These layers are essentially the end-result of a networking protocol stack. For example, a web browser resides in the application layer. These layers make use of all of the lower layers to send data between nodes on a network, and then use their own protocols for manipulating that data. A web browser renders HTML but uses lower-level protocols to send HTML between nodes in a network.
The part of our project that we implemented basically deals with the network layer and above. The XBee chips (which are discussed in much greater detail later in the report) and firmware allow us to black box the Data Link and Physical layers, and the open source Xbee-API and Xbee-Arduino software packages greatly simplified our work in the network layer. Thus, it was not strictly necessary for us to have a deep understanding of the underlying physical, link, and network layer protocols used, but a brief discussion of this is warranted nonetheless.
The physical layer protocol/standard used in Zigbee systems is IEEE 802.15.4 (http://www.ieee802.org/15/pub/TG4.html). This is a wireless standard that operates, in North America, in the range of 2400-2483.5 MHz or 902-928 MHz. Zigbee, and most importantly our chips, operate in the higher 2.4 GHz range, so that is the range we will briefly discuss here. The data transmission rate is up to 250 kilobits per second.
A block diagram of our system is shown below. As you can see there are seven relays which are controlled by the MCU. The MCU gets its command from the Xbee Chip which is wirelessly transmitted from another Xbee chip that is connected to the PC. The user can specify from the PC which relays they want to turn on and off. Also all seven of the relays load goes through a .2 ohm power resistor which goes through an optoisolator to keep it safe from the MCU and finally to the Xbee chip. This gets transmitted back to the PC to be displayed on a graph in a GUI.
We didnt really have much hardware/software tradeoffs because we didnt have a budget constraint since we were working for a project team. However we did decide to use an Arduino board instead of the STK500 which we were used to. This required less software for us to write. It seemed much less tedious to write certain tasks in Arduino such as turning on an LED. We were interested in expanding our knowledge of other hardware/software that were similar but not exactly the same as what we had learned throughout the semester. Other than that we did not have to do any other sort of tradeoff between hardware and software.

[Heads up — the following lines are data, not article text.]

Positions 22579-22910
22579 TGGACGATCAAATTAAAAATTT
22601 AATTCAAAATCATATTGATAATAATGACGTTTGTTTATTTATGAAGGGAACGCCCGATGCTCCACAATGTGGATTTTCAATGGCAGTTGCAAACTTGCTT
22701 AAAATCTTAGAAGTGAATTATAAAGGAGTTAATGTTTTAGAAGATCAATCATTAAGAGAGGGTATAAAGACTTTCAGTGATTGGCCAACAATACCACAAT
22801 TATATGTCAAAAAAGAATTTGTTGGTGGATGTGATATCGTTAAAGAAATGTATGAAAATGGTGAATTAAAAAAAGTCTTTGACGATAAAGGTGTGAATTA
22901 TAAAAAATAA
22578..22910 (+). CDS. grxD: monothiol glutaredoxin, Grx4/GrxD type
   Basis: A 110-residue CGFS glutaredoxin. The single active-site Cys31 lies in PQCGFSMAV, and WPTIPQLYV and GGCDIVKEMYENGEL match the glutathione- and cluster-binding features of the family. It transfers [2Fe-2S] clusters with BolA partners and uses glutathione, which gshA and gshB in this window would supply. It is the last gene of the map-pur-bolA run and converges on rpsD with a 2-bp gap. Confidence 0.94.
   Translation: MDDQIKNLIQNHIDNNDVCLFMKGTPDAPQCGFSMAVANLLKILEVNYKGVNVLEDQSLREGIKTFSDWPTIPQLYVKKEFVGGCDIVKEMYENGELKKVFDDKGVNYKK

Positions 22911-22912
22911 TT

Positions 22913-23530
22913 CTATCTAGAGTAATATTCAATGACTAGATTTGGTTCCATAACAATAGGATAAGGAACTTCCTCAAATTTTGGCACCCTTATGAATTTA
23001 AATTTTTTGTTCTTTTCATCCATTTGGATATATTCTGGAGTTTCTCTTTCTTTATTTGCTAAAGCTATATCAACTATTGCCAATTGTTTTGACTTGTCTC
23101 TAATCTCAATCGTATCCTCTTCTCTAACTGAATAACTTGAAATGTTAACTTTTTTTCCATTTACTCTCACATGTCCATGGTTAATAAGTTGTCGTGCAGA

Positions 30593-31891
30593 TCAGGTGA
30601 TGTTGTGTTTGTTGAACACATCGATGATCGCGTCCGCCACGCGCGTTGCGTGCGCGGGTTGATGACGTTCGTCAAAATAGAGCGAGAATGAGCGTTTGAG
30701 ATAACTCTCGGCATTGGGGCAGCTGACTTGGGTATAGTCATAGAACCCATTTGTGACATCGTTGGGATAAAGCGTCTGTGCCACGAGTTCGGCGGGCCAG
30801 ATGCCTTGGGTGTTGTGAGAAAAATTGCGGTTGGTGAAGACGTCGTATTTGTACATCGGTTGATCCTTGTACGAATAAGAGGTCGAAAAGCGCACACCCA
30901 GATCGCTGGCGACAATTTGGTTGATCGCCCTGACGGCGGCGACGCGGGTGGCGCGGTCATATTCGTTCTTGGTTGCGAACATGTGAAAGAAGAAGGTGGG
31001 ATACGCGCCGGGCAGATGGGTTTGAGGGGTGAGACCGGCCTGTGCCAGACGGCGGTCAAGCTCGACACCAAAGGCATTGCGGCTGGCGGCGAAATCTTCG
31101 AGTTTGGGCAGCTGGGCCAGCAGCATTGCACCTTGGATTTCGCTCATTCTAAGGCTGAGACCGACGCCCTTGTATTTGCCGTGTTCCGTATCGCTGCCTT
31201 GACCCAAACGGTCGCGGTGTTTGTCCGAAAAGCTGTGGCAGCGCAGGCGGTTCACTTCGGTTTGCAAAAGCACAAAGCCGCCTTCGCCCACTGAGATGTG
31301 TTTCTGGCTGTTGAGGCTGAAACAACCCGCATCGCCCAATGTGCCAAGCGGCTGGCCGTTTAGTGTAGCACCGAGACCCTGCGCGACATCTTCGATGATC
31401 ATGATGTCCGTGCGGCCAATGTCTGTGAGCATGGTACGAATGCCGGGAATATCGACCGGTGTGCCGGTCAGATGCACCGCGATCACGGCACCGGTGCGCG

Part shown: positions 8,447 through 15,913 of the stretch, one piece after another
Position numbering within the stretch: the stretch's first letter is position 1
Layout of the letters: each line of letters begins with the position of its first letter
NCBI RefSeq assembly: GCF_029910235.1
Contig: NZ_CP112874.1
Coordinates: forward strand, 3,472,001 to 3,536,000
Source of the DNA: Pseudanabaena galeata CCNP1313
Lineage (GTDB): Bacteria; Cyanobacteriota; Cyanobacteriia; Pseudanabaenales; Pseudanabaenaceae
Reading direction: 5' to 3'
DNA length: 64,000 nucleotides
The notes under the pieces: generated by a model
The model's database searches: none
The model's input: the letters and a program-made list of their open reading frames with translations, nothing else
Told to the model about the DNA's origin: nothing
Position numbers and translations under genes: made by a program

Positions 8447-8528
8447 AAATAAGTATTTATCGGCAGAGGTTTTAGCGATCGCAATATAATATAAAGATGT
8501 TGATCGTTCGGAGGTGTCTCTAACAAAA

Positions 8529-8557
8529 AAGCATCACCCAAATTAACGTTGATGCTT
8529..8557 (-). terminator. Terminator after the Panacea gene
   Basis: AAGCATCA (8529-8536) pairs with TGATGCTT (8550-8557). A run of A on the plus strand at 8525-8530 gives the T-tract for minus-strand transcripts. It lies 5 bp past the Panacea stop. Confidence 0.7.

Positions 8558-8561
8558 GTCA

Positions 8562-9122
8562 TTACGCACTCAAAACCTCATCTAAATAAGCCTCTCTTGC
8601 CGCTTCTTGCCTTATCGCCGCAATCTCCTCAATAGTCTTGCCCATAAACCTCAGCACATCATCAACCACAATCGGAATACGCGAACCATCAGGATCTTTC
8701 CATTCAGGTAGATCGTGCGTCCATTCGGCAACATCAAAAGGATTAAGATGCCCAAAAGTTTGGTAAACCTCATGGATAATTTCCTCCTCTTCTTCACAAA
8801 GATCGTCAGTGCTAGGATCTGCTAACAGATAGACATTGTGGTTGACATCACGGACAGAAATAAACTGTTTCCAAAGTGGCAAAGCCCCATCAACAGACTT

The most relevant standard for our project is the Zigbee wireless networking standard, which is IEEE 802.15.4. The reason we chose Zigbee over WiFi (802.11) or another RF standard was twofold. First, it consumes a very low amount of power, which could be very useful on the MCU-end of our transmission system (see Tentative Design section). And second, it is (apparently) of much lower complexity than WiFi, making it easier to implement. It has a lower data rate than WiFi (only up to 250 Kbits/second) but is still easily capable of transmitting the relatively low amounts of data that are necessary in this domain. The main feature of this standard is the necessity of achieving technological simplicity, low operation cost, and low manufacturing cost without sacrificing flexibility or generality.
The software portion of this project consists of two main applications: one for an Arduino-based microcontroller unit, and another for the PC. Arduino, as discussed in the hardware section, is an open-source electronics prototyping platform based on Atmel microcontrollers (in our case, an ATMega328) and its own Arduino programming language. This language is very similar to C/C++, and the programming paradigm is almost exactly the same as it is when writing in C for AVR-GCC and Atmel MCUs.
On the PC side, we used Java to interact with an XBee chip connected through either a serial or a USB port (in other words, the XBee is recognized as a serial device on the PC).
Evolution of Software Design
The reason for choosing a Java-Arduino based system is simple: we found a pair of very well-documented open source (GPLv3) projects implementing an API for data transmission using XBee chips and the Zigbee protocol. These projects are:
– XBee-API: This is for the PC side. It is a Java software library with the goal of providing a flexible and simple to use API to interact with XBee radios.
– XBee-Arduino: This is very similar to the XBee-API package (and was written by the same person), but is for Arduino-based micrcontroller platforms rather than PCs.
Xbee 802.15.4 Series 2 Chip Ant
Xbee Explorer Regulated
Xbee Explorer USB
Arduino Main Board with Atmel Mega328
USB Cable A to B
USB miniB cable
Mechanical 5VDC Relays
390 Ohm Resistor
18 Ohm Resistor
Various resistors to model load from 330 to 100,000 Ohms